The Edgar, Shamus, and Anthony award-winning Rick Riordan delivers a spellbinding novel of a man on an edge so extreme that his fall will destroy not only him--but all that he holds dear.Cold SpringsChadwick's life was balanced on a knife's edge--his career, his marriage, his relationship with his dangerously troubled daughter. And then one autumn night, the worst possible thing happened….Now, a decade later, Chadwick's heart is on the mend. Working for an old military buddy, he saves kids for a living, escorting troubled teens to a Texas wilderness school that specializes in the toughest brand of love.
Riordan is a middle-school teacher in San Antonio, which explains why this unorthodox suspense novel-Riordan's first break from his Edgar-, Shamus- and Anthony-winning series about private detective Tres Navarre (The Devil Went Down to Austin, etc.)-centers around two very different kinds of schools. One is Laurel Heights, a private middle school in San Francisco, where a dedicated staff deals with the needs of the privileged children of the affluent. The other is Cold Springs, a survival school in the mountain country of Texas, where a former army Ranger rescues teenagers who have slipped over the edge. Linking the two schools is Chadwick, a huge man who looks like George Washington; he teaches history at Laurel Heights and then becomes an escort at Cold Springs (run by his old Vietnam buddy) when his own teenaged daughter, Katherine, dies of a drug overdose. Chadwick, who blames himself for Katherine's death (he was about to leave his wife for Ann Zedman, the woman who runs Laurel Heights), is a complex and interesting character, and the pressures on him are believable and absorbing-especially when Ann's daughter, Mallory, becomes a Cold Springs candidate. Riordan tilts the playing field by introducing a truly dysfunctional family, the Montroses, and tracing a string of murders related to Katherine's death. Knife-throwing, wild shooting and hairbreadth escapes up the ante, sometimes to the point of overkill, but Riordan is so good at moving his story along-and showing how fragile children's lives can be-that most readers will forgive him his excesses. (May 6) Copyright 2003 Reed Business Information. -- PUBLISHERS WEEKLY.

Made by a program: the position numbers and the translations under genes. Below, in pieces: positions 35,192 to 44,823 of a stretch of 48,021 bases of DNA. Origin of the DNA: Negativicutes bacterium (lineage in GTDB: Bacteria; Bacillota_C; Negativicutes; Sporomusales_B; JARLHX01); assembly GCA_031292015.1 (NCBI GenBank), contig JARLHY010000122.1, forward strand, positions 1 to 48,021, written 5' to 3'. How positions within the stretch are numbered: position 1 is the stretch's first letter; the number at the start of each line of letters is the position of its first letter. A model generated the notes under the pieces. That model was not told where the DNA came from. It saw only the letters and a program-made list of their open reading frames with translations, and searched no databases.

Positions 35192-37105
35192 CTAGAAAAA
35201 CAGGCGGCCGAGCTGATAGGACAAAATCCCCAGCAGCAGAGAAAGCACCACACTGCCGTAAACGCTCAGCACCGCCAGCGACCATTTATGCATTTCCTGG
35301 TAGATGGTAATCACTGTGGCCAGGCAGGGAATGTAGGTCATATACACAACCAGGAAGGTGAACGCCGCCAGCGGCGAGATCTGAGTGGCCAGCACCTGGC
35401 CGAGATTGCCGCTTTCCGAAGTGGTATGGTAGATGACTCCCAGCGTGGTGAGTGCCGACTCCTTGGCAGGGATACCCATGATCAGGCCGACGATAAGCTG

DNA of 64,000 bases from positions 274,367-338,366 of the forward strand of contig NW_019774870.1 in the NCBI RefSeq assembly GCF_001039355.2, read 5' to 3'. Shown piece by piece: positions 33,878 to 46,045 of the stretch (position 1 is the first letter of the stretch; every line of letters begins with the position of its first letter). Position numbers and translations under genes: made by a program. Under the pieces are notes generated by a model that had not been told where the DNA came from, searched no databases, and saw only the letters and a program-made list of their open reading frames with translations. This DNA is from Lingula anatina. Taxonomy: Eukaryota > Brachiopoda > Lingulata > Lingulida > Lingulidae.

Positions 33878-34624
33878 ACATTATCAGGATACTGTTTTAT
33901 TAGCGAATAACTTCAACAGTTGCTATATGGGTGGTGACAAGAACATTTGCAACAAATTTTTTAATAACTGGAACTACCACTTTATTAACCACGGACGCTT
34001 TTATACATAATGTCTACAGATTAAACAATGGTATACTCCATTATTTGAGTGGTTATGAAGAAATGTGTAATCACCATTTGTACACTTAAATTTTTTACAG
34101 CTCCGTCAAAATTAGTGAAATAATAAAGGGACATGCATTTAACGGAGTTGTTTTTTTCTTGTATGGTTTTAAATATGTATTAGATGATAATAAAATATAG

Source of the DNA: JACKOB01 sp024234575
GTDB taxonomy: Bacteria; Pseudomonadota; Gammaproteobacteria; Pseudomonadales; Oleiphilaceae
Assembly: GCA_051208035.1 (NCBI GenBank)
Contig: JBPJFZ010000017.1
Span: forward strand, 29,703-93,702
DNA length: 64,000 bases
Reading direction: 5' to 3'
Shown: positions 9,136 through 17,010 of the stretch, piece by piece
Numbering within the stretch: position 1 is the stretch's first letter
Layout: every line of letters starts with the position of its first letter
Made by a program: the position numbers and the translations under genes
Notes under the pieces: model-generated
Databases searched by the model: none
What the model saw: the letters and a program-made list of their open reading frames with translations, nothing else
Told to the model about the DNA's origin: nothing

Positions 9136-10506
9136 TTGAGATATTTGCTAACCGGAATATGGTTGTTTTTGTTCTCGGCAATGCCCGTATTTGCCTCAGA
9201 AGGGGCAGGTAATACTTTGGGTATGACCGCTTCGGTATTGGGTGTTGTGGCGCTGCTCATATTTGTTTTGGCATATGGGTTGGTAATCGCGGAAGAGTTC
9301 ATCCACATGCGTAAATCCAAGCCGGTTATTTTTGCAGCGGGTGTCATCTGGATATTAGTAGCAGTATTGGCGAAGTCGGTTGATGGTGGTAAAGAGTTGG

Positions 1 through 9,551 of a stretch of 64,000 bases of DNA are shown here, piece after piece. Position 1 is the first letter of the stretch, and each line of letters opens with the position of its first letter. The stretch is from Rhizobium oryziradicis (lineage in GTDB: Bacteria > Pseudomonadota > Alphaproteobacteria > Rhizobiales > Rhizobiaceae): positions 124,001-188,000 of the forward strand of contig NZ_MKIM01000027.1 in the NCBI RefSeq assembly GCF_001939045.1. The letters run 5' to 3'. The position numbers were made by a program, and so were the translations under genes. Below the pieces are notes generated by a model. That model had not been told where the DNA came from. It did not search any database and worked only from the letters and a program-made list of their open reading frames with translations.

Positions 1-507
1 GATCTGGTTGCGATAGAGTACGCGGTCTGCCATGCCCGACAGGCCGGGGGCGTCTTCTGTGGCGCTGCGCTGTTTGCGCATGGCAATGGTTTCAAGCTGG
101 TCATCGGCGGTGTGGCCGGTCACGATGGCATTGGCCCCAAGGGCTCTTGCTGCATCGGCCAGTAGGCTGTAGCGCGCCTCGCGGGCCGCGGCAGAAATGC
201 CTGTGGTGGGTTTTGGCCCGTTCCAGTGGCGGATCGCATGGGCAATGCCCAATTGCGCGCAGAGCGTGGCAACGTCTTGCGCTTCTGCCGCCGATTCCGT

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March 02, 2004
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Excerpt from Cold Springs by Rick Riordan
Chadwick struggled with his bow tie.
He was thinking about what he would say, how he would break the news that would end his marriage, when Norma came up behind him and told him about the heroin in their daughter's underwear drawer.
He turned, the bow tie unraveling in his fingers.
Norma wore only her slip, her bare arms as smooth and perfectly muscled as they'd been when she was nineteen. Her eyes glowed with that black heat she saved for lovemaking and really huge arguments, and he was pretty sure which she was planning for.
"Heroin," he said.
"In a Ziploc, yeah. Looked like brown sugar."
"What'd you do with it?"
"I smoked it. What do you think? I flushed it down the toilet."
"You flushed it down the toilet. Jesus, Norma."